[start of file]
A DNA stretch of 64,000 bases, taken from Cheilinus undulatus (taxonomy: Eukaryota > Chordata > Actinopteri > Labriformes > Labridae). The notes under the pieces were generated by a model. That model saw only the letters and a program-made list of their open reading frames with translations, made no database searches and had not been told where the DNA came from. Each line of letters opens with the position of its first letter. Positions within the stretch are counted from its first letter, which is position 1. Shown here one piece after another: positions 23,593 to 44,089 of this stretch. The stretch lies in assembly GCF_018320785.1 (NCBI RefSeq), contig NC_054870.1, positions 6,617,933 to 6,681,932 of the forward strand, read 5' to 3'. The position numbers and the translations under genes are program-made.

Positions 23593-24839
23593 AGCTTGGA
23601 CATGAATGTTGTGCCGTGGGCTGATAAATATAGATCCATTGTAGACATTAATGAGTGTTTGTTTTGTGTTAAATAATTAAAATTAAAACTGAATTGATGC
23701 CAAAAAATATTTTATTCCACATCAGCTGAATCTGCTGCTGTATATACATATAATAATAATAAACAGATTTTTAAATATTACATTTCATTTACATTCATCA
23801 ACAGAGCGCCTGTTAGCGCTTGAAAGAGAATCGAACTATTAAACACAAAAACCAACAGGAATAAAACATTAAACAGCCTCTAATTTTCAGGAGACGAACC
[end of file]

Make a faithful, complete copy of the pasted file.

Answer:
A DNA stretch of 64,000 bases, taken from Cheilinus undulatus (taxonomy: Eukaryota > Chordata > Actinopteri > Labriformes > Labridae). The notes under the pieces were generated by a model. That model saw only the letters and a program-made list of their open reading frames with translations, made no database searches and had not been told where the DNA came from. Each line of letters opens with the position of its first letter. Positions within the stretch are counted from its first letter, which is position 1. Shown here one piece after another: positions 23,593 to 44,089 of this stretch. The stretch lies in assembly GCF_018320785.1 (NCBI RefSeq), contig NC_054870.1, positions 6,617,933 to 6,681,932 of the forward strand, read 5' to 3'. The position numbers and the translations under genes are program-made.

Positions 23593-24839
23593 AGCTTGGA
23601 CATGAATGTTGTGCCGTGGGCTGATAAATATAGATCCATTGTAGACATTAATGAGTGTTTGTTTTGTGTTAAATAATTAAAATTAAAACTGAATTGATGC
23701 CAAAAAATATTTTATTCCACATCAGCTGAATCTGCTGCTGTATATACATATAATAATAATAAACAGATTTTTAAATATTACATTTCATTTACATTCATCA
23801 ACAGAGCGCCTGTTAGCGCTTGAAAGAGAATCGAACTATTAAACACAAAAACCAACAGGAATAAAACATTAAACAGCCTCTAATTTTCAGGAGACGAACC